Auto Service World
Feature   May 1, 2003   by Paula Ellis

Pour-In Profits

Chemicals additives are one of the easiest upsells in auto repair. Don't neglect the good margins to be had in a few extra minutes.

Let’s face it. Not every component of your bottom line comes from the big-ticket repairs and major overhauls. But add-on sales of chemicals can bring in a steady, weekly flow of profit with very little effort. Oil and fuel additives, injector cleaners, even vision products can make a tidy margin over a month. It starts with a simple suggestion.

“It’s a no brainer,” says Wynn’s Canada national sales manager, Ross Ayrhart. “A fuel system product-you pour it in the gas tank. That’s minutes, literally. They should be making 30-50 points on that and it’s a one-minute operation. And an engine treatment, they’re doing an oil change anyway, they’re going to make the same kind of margin. I’m not suggesting here that they use an engine stop-leak because they will want to replace the gasket on the oil pan. So I’m not taking that part of the business away. These are maintenance add-ons.”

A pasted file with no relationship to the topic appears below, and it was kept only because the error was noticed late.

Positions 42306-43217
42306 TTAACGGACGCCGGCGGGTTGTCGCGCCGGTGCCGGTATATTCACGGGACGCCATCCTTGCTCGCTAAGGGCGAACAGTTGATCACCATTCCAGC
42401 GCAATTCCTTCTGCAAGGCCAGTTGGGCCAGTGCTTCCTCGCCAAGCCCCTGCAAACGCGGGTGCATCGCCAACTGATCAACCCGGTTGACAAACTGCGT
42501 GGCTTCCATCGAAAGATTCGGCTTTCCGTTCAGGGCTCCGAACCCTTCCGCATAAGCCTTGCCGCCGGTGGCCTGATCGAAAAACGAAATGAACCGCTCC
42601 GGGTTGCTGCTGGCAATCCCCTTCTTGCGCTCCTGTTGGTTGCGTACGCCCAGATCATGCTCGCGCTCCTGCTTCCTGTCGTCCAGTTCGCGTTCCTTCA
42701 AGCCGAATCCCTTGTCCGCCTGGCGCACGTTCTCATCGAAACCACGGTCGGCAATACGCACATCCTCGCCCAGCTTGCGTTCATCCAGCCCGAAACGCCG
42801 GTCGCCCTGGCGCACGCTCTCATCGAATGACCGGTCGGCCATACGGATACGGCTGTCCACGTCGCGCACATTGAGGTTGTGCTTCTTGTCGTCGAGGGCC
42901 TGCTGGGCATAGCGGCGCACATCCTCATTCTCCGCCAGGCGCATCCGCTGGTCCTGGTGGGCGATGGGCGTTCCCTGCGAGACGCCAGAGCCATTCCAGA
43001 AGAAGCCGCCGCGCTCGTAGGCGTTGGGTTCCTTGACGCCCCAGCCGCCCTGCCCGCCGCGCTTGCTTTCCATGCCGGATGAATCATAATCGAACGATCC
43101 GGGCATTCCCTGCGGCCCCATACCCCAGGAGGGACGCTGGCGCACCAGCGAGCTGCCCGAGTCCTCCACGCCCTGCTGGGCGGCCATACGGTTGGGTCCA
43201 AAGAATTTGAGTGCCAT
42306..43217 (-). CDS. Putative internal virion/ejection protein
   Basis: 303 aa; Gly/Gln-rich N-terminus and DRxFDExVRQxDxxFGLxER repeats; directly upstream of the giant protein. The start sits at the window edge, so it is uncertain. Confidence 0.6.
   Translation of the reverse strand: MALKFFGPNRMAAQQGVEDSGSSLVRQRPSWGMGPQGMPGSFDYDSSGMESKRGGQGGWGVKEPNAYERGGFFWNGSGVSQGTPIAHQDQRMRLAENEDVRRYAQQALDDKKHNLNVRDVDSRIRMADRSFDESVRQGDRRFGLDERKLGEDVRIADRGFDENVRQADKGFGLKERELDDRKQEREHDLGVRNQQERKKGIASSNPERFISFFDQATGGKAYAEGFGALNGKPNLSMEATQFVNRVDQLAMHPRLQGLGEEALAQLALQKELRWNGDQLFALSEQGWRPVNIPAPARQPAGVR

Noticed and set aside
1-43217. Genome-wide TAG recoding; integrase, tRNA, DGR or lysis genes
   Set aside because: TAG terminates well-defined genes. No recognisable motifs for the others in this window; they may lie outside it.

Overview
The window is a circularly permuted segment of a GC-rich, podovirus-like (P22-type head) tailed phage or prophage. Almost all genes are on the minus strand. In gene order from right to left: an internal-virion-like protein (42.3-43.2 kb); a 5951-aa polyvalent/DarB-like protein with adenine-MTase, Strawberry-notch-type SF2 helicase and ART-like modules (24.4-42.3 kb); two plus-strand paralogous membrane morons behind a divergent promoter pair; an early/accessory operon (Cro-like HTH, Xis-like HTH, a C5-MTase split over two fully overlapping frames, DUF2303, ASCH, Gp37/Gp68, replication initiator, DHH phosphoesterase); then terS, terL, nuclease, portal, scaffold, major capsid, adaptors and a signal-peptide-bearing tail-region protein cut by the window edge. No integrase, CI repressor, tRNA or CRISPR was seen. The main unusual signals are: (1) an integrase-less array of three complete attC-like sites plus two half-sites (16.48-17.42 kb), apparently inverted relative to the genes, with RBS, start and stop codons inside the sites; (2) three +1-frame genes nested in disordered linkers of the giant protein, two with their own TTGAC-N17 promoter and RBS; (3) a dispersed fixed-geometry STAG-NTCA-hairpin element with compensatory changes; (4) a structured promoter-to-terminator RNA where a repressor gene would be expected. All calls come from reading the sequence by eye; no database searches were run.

Most of these products are about prevention. The customer who cares enough about his or her vehicle to bring it in for regular oil changes and tune-ups will be receptive to an additional service that won’t cost much, but will enhance their regular maintenance regime. They’ve probably never heard of a fuel injector cleaner or an oil treatment, so a one-minute explanation of the benefits is time well spent.

Says Sean Martell, market manager, Auto and Specialty Products, First Brands/STP, “People understand the need for an oil change-from Henry Ford back people have been changing their oil. But the fuel system they probably don’t think about as much. So saying, ‘hey, you know your fuel system gets dirty just like your oil does’, for ten dollars more they can put in some STP and clean their fuel system at the same time. It’s easy for the consumer to make the link, and if you’re doing it at the same time it’s no effort for the technician.”

If the customer is spending 20 bucks or so on an oil change, or maybe $100 on a tune-up, another ten or twenty dollars for a chemical conditioner is not a big stretch. The technician has to be able to explain in simple terms exactly what the product does for the customer to perceive its value. And nothing beats something in writing for educating the consumer.

“If you have paper work on your chemical, customers love it,” says Jim Karas, owner of Automotive Experts in Scarborough, Ont. “If you just show them a bottle they say, ‘yeah, well, I can get that at Canadian Tire, thank-you’. But if you give them a brochure and tell them to take it home and read-up on it, nine times out of ten they come back a week later to say, go-ahead, do it.”

Ask your supplier for promotional material that will help you sell the chemicals. Posters, counter mats, and especially pamphlets the customer can take away, can generate future business. People like to feel informed about their spending.